In fact, for my opponents to charge me with pantheism because I affirm God's direct and total control over all things implies that they believe, under theism, God cannot have direct and total control over anything that is not himself. But then, since the created universe is not God, by implication they must affirm that God has no direct and total control over anything in the created universe.
That is, by their accusation against me, they imply that God is identified with anything over which he has direct and total control. Then, since they deny my teaching that God has direct and total control over all things, and since they at the same time deny that God is identified with the universe, it follows that they believe God has no direct and total control over anything in the universe. And if this is what they believe, then they are not even Christians.
This is the implication of what they believe from their accusation against me. Of course, I am not actually accusing them of believing this, but it is the logical implication, and the charitable conclusion is that they are at least inconsistent.
In any case, as with the charge of fatalism, these people have no idea what pantheism means, and to accuse me of explicitly or implicitly teaching pantheism is nothing but slander.
In other words, the objection betrays the assumption that God is (identified with) whatever he completely controls. And because Vincent Cheung teaches that God completely controls everything, including all human thoughts and decisions, and including all corporeal and incorporeal objects and the relationships and interactions between them (so that one moving object has no inherent power to move another object when the former strikes the latter, but that it is God who actively and directly controls them both, and that a "secondary cause" can at best be a relative term that cannot attribute any inherent causative power to any created object, etc.), then Vincent Cheung must be teaching pantheism.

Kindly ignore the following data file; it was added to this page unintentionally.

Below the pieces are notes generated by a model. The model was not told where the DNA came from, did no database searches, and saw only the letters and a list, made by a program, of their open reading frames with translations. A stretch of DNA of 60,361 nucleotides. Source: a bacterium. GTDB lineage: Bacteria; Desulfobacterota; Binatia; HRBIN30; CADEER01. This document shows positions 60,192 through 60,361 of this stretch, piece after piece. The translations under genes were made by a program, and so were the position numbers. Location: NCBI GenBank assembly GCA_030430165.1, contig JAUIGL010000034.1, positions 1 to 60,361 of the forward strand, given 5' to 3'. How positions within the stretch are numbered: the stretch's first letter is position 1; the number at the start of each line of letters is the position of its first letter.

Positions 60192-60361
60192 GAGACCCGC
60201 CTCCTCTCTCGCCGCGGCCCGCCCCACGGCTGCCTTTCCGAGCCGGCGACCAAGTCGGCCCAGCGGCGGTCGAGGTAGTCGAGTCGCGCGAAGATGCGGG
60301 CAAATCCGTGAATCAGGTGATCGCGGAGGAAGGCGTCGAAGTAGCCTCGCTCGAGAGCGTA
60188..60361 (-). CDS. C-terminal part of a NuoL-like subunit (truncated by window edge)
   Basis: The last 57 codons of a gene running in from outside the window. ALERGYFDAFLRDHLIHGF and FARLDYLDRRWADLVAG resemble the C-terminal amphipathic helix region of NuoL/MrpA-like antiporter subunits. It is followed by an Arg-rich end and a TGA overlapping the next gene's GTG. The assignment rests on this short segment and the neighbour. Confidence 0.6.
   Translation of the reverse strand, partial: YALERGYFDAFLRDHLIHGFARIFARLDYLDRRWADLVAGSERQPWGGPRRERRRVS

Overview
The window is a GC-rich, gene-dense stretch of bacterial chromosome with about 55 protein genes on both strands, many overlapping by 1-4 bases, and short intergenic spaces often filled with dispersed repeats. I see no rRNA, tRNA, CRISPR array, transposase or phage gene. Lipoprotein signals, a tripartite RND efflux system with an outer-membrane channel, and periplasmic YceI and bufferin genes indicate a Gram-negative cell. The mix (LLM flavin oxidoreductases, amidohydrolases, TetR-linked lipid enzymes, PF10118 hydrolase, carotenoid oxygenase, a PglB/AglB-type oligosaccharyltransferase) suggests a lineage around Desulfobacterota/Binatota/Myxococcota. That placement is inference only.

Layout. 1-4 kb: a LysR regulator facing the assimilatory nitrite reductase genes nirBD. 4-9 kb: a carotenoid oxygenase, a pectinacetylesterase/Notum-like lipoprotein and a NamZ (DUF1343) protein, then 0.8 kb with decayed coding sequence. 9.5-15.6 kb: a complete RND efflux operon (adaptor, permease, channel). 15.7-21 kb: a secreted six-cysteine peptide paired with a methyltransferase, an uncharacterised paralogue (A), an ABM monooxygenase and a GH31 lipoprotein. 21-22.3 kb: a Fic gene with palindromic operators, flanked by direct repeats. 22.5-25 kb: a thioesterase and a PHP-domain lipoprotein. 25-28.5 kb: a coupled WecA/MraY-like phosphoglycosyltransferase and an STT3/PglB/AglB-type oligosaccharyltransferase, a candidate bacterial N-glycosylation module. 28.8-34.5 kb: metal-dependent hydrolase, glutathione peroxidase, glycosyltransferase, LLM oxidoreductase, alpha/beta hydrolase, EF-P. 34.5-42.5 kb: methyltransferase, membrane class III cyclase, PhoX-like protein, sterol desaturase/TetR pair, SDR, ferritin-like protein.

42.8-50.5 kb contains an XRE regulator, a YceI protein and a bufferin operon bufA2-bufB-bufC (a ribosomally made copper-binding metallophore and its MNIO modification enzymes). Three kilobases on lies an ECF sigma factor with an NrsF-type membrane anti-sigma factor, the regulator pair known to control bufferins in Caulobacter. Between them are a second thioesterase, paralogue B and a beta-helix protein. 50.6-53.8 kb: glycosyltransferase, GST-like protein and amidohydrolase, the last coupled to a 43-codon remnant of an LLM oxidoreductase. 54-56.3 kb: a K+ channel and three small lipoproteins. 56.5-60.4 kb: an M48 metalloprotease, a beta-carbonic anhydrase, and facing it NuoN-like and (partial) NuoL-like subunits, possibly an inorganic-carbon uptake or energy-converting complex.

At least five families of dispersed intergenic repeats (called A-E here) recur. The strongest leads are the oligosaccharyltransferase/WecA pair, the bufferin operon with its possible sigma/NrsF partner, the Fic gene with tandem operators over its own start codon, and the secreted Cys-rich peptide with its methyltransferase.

Now, after pointing out the unjustified assumption (that God is whatever he completely controls), and after pointing out that I reject this assumption, it remains that this is their assumption, on the basis of which they formed their accusation against me. It is at this point that the objection backfires. Because their assumption is that God is identified with whatever he completely controls, this means that if they believe that God completely controls anything at all, then God must be identified with that object, and this makes them at least modified or partial pantheists. Holding constant their assumption, the only logical alternative is for them to deny that God completely controls anything in his creation, but then they are not even theists anymore.
Therefore, logically speaking, those who use this objection affirm either partial pantheism or finite godism, neither of which allows them to consistently call themselves Christians. On the other hand, I affirm that God completely controls everything about everything that is anything, and that this does not imply that he is identified with those things that he controls; rather, his creation is something other than himself, but it is nevertheless something that he completely controls.